With that said, the newer “Advanced” Airbuses with the Multiscan radar are more than up to the challenge of displaying weather clearly and crisply at amazing distances - red returns at 320 miles are not uncommon, for example.
    Last edited by 450knotOffice; 06-08-2018 at 01:54 AM.

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    Quote Originally Posted by 450knotOffice View Post
    It clearly does say that. However, the crew has to actually be given a reasonable chance to interpret the weather picture in front of them while in IMC, especially at night. That’s almost never possible with the ancient “Basic” LUS and LAWA 319’s/320’s/321’s with their burned out CRT’s and awful radars. Therefore, trying to stay 20 miles from any weather returns while above the freezing level (that’s the policy) often becomes a nearly impossible challenge if the weather is all around you.

    With that said, the newer “Advanced” Airbuses with the Multiscan radar are more than up to the challenge of displaying weather clearly and crisply at amazing distances - red returns at 320 miles are not uncommon, for example.
    For dead headers and non-rev’s, is there any way to identify an older Bus ?

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    Yes, if not wrong the old ones registration ends with AW and US I believe and all the new ones have winglets, again if I am not wrong.

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    It was daylight, and the dumbest thing they did afterwards was the Q&A at the gate with the passengers filming them.

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    Quote Originally Posted by Sirsnacksalot View Post
    It was daylight, and the dumbest thing they did afterwards was the Q&A at the gate with the passengers filming them.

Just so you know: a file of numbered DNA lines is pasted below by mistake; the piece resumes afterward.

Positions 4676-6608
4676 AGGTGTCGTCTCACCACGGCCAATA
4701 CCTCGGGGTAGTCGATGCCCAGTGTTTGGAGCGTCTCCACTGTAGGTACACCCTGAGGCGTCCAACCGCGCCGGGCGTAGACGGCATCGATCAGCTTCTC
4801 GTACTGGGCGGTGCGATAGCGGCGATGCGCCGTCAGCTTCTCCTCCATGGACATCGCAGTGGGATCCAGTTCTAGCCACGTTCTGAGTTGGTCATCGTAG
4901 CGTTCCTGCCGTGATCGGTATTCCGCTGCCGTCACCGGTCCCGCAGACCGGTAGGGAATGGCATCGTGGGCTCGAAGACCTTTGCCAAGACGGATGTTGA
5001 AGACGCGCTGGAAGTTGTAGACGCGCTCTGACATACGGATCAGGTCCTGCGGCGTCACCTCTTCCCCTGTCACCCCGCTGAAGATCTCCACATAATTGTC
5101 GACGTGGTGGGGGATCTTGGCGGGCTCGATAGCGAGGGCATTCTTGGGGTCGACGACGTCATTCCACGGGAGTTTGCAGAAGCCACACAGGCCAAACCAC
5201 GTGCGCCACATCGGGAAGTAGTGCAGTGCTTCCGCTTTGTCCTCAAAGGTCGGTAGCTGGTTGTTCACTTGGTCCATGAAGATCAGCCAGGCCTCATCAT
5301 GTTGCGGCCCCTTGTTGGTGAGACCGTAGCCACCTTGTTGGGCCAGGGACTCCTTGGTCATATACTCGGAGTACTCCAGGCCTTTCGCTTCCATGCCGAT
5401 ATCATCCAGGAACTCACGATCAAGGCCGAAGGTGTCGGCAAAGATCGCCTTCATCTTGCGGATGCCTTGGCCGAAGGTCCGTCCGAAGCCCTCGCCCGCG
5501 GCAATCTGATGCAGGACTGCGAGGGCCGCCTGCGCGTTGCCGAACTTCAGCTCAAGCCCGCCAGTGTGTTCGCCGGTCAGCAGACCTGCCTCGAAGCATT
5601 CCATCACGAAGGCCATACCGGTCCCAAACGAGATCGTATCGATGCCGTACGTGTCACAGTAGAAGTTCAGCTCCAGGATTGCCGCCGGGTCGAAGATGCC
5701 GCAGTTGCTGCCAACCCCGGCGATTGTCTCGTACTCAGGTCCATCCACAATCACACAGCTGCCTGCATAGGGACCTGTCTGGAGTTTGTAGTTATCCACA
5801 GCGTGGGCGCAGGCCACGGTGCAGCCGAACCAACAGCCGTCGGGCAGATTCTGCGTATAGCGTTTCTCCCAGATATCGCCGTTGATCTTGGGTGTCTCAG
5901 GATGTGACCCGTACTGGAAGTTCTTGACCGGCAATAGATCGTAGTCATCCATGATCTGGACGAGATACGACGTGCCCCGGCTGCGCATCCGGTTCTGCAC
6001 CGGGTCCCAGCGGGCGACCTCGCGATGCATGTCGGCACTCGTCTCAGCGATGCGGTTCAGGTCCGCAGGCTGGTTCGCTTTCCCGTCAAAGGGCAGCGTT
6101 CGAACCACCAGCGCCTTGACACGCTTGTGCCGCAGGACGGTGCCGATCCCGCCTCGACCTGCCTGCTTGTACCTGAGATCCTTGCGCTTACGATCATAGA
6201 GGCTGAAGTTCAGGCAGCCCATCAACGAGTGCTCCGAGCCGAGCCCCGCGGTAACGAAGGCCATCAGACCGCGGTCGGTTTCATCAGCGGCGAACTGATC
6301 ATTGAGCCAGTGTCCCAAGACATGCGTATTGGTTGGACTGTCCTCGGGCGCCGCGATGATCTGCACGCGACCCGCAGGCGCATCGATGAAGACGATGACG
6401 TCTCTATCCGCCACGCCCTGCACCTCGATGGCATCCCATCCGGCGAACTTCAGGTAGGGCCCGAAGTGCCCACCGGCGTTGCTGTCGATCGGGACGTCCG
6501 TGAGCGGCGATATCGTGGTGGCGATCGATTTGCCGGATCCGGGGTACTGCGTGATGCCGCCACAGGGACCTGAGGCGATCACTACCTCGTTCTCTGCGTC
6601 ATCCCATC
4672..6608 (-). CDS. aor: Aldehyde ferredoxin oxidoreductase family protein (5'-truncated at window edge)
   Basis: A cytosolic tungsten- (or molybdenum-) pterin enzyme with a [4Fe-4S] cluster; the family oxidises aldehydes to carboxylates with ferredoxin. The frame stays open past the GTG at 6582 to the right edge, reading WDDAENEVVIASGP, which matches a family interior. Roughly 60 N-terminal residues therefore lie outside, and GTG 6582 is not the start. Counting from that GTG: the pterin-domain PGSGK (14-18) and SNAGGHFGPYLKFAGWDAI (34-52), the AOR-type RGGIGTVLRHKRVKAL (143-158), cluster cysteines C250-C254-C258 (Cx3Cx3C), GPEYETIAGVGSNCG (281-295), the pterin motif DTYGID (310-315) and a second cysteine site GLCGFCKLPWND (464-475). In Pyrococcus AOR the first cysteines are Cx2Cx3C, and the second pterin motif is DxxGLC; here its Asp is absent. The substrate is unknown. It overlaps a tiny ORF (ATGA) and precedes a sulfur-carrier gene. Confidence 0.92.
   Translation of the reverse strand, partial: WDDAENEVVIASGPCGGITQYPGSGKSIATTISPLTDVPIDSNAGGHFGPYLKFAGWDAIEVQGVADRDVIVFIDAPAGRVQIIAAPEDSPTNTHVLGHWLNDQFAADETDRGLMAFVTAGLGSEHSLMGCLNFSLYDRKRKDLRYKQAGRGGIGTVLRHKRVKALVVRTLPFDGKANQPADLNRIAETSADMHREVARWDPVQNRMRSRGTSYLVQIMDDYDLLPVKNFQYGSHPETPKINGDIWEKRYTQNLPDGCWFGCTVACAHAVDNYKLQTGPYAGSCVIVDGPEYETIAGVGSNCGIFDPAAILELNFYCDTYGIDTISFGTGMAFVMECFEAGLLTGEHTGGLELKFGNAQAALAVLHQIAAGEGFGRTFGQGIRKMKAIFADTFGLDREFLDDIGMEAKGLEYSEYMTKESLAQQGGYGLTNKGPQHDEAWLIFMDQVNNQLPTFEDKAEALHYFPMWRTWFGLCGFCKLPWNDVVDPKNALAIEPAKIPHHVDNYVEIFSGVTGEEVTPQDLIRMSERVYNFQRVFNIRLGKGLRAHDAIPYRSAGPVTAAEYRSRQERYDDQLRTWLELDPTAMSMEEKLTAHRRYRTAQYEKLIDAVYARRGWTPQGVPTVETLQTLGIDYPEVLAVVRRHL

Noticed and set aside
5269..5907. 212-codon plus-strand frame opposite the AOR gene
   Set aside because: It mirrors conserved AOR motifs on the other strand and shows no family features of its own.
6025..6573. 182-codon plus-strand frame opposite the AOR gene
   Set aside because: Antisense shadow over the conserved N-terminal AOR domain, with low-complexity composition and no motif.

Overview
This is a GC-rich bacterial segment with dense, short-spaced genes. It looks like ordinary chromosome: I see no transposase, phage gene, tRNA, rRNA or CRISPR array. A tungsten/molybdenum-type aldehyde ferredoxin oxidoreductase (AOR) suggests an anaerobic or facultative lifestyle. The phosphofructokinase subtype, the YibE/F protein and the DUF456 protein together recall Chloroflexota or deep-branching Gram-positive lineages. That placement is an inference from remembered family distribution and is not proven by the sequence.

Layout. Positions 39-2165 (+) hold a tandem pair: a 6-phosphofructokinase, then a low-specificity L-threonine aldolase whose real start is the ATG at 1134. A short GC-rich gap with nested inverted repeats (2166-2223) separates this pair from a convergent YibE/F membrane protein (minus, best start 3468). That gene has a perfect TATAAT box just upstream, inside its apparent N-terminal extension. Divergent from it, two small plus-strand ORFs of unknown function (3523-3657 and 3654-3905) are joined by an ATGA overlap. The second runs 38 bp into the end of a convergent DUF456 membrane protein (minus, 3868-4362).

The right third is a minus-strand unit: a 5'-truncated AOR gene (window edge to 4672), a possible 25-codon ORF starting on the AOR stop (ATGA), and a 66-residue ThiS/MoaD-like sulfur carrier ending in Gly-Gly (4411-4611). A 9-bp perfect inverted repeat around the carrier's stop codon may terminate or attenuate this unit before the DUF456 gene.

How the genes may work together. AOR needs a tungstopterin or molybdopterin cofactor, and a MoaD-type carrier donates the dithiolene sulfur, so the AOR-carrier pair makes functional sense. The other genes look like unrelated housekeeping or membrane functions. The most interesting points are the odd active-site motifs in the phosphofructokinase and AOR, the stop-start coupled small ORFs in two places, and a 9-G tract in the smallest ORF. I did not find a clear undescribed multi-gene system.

It was late evening and they were IMC afaik. Daylight makes those displays even harder to see/interpret.

    The older planes all have the little winglets. The newest have the tall “sharklets”. However, some of the LUS 321’s are Advanced models yet do not have the Sharklets.

    Who knows about why the CA would do a Q and A. Maybe he felt he needed to explain the how and why to the terrified passengers. I don’t know.
    Last edited by 450knotOffice; 06-08-2018 at 05:33 PM.

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    Well he violated another part of AA's fmp-1, which basically says STFU. That guy is on a roll.

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    Quote Originally Posted by ardvark View Post
    Well he violated another part of AA's fmp-1, which basically says STFU. That guy is on a roll.
    There’s nothing in the AA FM-1 prohibiting him from talking to his passengers and answering questions. All FM- says is refer media inquiries to Corporate Communications. As for the company’s social media policy, he didn’t violate that either because it was not HE who posted the video. Someone else did. With all that said, I listened to 2:30 of that video, and he answered very basic questions with very basic answers. It’s pretty obvious he just wanted to calm the nerves of his passengers while they were all in the terminal together.

    On a broader note, why are some here so eager to cast blame all over this crew without having been in that jet in that cockpit at that time? I’ve tried to illustrate that the radar installed in the jet he was in is horrible - almost worthless. He’s been characterized by those who’ve flown with him as being very conscientious with regard to severe weather. He’s not known as some weather cowboy willing to shoot tight gaps willy nilly. I and others who know that radar are fairly certain he was led down the primrose path by it and did the best he could given the situation he found himself in.

    Let’s not crucify these two guys please.

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    This ^^^